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Chanticleer Books

RUINS OF DESERT CATHAY: Personal Narrative of Explorations in Central Asia and Westernmost China. With Numerous Illustrations

RUINS OF DESERT CATHAY: Personal Narrative of Explorations in Central Asia and Westernmost China. With Numerous Illustrations, Colour Plates, Panoramas and Maps from Original Surveys.

Stein, M. Aurel. (1862-1943). 2 volumes; large octavos, original reddish brown cloth with gilt spine title and cover ornament, top edge gilt; xxxviii, 546; xx1, 517 pp., leaf of publisher advertisements at rear of second volume. Illustrated with 334 plates from photographs, 13 color plates and panoramic views, 3 folding maps. A monumental work by one of the great scholar explorers of the late 19th - early 20th centuries. Marc Aurel Stein was born in 1862 to Jewish parents in Hungary and later became a British citizen. He spoke Hungarian and German in the home and learned French, English, Greek, and Latin at Catholic and Lutheran schools in Budapest. His advanced studies in ancient Persian and Sanskrit in Germany and Austria earned him a PhD from the University of Tubingen in 1883. The following year he went to England to continue his studies of Asian languages and began to study archaeology. In 1887 he went to India to work in educational administration. His career as an explorer on the ancient Silk Road of Central Asian began with a major expedition during the years 1900-01. The second, and most important of his explorations, which is the subject of "Ruins of Desert Cathay" was undertaken in 1906-08. It was in 1907 in Chinese Turkestan that he discovered a trove of thousands of manuscripts walled up in a room in the "Cave of a Thousand Buddhas," including a block printed roll of the Buddhist text "The Diamond Sutra" dating to 868 CE, now considered to be the oldest known printed book. Stein died in Kabul in 1943. Trace of labels removed from spine foot of each volume, but no library markings internally, short split to bottom of rear joint of vol. 2, moderate spotting to edges, old bookstore sticker (Books Inc., San Francisco) on rear pastedown of first volume, contents fine; maps apparently never unfolded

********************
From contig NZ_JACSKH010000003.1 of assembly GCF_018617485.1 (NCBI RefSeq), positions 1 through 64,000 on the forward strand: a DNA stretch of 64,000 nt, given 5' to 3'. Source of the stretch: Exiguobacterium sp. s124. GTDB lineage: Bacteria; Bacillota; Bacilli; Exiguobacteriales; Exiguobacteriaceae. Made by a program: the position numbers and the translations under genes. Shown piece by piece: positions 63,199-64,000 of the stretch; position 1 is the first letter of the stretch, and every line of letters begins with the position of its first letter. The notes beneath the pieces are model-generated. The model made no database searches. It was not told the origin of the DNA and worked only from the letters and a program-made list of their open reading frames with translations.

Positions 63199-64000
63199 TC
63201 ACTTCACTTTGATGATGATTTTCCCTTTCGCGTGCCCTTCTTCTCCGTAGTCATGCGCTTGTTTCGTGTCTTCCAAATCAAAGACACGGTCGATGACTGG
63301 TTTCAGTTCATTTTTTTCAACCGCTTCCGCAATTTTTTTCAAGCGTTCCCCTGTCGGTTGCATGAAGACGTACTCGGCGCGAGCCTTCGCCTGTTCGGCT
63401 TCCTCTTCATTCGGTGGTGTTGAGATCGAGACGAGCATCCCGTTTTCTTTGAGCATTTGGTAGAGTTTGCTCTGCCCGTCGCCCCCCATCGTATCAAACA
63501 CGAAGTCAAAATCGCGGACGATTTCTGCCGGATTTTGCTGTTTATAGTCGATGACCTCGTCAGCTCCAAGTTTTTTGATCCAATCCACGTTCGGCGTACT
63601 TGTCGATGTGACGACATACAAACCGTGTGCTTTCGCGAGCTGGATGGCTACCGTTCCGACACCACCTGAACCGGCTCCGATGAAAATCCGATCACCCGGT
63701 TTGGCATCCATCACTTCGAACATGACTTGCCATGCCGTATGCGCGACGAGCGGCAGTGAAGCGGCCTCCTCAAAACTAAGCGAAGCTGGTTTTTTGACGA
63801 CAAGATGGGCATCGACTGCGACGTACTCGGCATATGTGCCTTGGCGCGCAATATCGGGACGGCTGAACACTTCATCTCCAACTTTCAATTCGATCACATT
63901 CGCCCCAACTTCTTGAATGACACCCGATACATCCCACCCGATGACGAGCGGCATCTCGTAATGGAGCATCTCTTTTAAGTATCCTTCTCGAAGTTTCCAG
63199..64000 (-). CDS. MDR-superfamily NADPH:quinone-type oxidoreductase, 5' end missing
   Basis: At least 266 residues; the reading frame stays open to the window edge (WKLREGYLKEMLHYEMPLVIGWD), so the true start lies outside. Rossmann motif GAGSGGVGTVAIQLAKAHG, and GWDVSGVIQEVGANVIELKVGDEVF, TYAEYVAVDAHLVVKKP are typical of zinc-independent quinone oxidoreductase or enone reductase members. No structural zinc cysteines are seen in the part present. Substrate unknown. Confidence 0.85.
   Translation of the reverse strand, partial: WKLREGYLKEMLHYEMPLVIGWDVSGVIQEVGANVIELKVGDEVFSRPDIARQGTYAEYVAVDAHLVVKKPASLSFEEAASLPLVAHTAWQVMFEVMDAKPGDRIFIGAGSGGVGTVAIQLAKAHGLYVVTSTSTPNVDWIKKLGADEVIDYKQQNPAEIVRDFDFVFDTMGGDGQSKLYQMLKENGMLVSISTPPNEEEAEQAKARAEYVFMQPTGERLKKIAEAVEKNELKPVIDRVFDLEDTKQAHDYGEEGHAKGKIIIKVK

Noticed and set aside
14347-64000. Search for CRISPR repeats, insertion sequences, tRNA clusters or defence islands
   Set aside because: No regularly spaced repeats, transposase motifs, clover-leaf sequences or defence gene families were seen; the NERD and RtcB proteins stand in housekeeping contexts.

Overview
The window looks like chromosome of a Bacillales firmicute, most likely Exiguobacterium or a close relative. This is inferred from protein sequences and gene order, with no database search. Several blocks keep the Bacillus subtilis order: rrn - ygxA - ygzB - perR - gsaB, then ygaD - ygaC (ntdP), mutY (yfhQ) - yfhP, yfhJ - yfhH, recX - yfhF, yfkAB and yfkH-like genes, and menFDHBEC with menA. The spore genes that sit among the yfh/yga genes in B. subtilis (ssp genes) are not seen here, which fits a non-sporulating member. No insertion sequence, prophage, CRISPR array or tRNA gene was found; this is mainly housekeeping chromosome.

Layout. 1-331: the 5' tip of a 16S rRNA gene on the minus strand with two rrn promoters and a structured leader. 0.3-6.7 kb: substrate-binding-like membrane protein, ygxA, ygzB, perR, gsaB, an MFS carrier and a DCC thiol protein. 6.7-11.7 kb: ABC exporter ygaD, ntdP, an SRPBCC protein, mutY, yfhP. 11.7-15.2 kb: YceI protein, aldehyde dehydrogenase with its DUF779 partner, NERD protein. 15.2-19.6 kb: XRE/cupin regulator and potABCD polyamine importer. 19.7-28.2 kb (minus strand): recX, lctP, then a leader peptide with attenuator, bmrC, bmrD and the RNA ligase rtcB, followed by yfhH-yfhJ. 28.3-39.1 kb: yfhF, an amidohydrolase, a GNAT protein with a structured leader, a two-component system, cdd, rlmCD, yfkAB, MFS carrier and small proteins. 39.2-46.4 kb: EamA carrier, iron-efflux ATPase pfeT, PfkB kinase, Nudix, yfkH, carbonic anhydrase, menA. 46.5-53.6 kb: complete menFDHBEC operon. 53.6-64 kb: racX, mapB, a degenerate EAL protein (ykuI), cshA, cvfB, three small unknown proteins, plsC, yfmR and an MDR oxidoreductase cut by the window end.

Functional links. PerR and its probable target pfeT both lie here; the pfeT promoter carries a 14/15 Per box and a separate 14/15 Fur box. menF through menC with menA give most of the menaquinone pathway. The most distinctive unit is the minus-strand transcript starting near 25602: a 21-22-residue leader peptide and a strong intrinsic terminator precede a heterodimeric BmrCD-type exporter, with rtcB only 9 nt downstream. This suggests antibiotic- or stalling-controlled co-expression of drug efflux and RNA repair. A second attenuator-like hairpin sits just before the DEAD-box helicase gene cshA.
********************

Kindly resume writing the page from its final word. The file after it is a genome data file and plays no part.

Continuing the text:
WINE-MAKING IN CALIFORNIA (in Harper's New Monthly Magazine No. CLXIX

WINE-MAKING IN CALIFORNIA (in Harper’s New Monthly Magazine No. CLXIX, June, 1864).

Haraszthy, Arpad]. 142, (8) pp., illustrated; octavo, sewn gatherings in original decorative wrappers. Pages 22-30 contain an anonymous article relating a detailed description of the operations of the Buena Vista Viticultural Association at Agoston Haraszthy's Buena Vista Ranch and Vineyard in Sonoma, California. Article includes 11 wood engraved illustrations: views of the ranch house and vineyard; the winery buildings; the cellars; the fermentation tanks; and 3 figures showing vines prepared for propagation and 5 figures showing methods of training vines and pruning. The text incudes several references made in the third person to Agoston Haraszthy (1812-1869), which would seem to eliminate him as author of this article, though Haraszthy's seminal work "Grape Culture, Wines, and Wine-Making, with Notes Upon Agriculture and Horticulture" was published by Harper & Brothers in 1862 and the work is credited as a source for the figures noted above. Author Brian McGinty in his "Strong Wine: The Life and Legend of Agoston Haraszthy" (Stanford, 1998) attributes authorship of this article to Agoston's son Arpad Haraszthy (1840-1900). Arpad was cellarmaster at Buena Vista from 1862-64, when he resigned to form a partnership with Pietro Giovanari, vineyard overseer for Arpad's father-in-law and fellow Sonoman Mariano Guadalupe Vallejo. He went on to an illustrious career as an award-winning winemaker and wine writer, publishing 4 articles in Overland Monthly Magazine in 1871 under the same title as this 1864 article. In 1880 he was elected the first president of the California Board of State Viticultural Commissioners. Scarce. Chips to spine portion of wrappers, moderate soiling to wrappers, creases and short tears to edges, overall near very good